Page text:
Nothing quite captures the myth of the vinyl-era music industry as a benevolent autocracy like the narrative of the career-making audition. A scruffy young unknown hitchhikes from the mine country of Minnesota to midtown Manhattan, where a white-haired and golden-eared man in a suit hears something in the boy that no one else has noticed and signs him to a record contract, through which fame and glory ensue.
Tony Bennett: The Complete Collection Sony Music More than thirty stars of contemporary or recent-vintage pop, rock, and country music sing with Tony Bennett on his two CDs of cross-generational collaborations, Duets and Duets II, the second of which was released shortly after Bennett’s eighty-fifth birthday last summer. The albums are narratives of pilgrimage. Most of the guest singers, who include Lady Gaga and Faith Hill, are young or youngish; and the oldish ones, such as Paul McCartney and Aretha Franklin, are considerably younger than the singer who brought them together.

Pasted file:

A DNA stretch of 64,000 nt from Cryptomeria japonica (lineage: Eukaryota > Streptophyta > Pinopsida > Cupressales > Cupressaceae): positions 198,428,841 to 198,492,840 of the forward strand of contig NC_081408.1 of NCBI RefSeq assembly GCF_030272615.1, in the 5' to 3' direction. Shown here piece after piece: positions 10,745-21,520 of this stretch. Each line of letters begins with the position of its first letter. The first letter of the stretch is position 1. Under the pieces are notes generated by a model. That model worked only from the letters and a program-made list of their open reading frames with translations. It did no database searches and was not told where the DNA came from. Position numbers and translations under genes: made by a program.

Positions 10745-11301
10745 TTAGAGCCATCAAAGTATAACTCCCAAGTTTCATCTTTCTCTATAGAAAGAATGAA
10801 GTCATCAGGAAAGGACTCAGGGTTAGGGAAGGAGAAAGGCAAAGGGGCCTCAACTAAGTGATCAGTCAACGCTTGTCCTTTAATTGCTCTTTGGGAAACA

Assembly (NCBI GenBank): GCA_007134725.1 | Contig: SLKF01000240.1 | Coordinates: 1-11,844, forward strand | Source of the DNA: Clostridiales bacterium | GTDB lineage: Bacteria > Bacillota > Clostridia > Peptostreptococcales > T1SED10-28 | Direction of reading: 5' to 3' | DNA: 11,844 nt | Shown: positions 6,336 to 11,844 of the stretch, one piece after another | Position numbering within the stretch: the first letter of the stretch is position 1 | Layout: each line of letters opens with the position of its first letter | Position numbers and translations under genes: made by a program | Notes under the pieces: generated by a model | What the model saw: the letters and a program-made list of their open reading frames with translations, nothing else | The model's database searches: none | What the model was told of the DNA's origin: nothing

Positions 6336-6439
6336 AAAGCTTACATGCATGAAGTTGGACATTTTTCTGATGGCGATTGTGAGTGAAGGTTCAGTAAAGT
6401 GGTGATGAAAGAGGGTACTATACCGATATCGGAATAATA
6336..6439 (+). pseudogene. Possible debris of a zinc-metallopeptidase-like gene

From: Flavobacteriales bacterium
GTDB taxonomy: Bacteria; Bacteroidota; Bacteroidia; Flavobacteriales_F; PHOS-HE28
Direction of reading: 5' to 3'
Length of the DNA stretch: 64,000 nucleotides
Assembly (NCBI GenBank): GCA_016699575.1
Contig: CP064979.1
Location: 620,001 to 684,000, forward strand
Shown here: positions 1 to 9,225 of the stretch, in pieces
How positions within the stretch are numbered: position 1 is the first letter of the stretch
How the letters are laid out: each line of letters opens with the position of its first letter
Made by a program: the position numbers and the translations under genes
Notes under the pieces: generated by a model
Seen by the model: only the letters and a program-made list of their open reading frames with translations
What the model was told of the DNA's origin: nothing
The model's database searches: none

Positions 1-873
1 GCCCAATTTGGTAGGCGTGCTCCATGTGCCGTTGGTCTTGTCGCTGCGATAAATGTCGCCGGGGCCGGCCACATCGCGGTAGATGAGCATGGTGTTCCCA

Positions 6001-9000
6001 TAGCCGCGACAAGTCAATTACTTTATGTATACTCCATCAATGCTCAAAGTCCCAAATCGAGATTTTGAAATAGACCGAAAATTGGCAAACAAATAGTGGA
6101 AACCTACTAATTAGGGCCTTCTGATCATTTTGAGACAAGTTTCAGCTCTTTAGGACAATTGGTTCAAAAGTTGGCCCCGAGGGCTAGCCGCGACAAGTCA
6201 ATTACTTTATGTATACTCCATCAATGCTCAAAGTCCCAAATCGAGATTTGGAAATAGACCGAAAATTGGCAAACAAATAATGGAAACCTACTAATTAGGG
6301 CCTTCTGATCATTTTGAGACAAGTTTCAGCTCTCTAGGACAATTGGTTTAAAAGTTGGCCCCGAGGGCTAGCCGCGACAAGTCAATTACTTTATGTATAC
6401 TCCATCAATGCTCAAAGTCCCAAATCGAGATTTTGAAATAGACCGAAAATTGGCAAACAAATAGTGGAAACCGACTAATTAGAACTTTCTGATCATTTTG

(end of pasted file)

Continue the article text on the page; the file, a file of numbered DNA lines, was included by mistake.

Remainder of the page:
A musical duet is no less susceptible to power dynamics than any other intimate collaboration between two partners. In creative terms, someone is usually on top. Even when figures of virtually equal standing join up, as Kanye West and Jay-Z did recently with their extravagantly produced and even more extravagantly hyped match-up, Watch the Throne, it’s usually clear that one—in this case, Kanye—exerted more influence, if not quite dominance, over the other.
I really don't think enough attention is being paid to Aretha Franklin's hat. I mean, that was some hat. She walked out on stage and a TNR colleague, who is manning the office with me, and I both uttered, "Wow." And my mom immediately texted me, "The hat! Yes. Aretha!" --Seyward Darby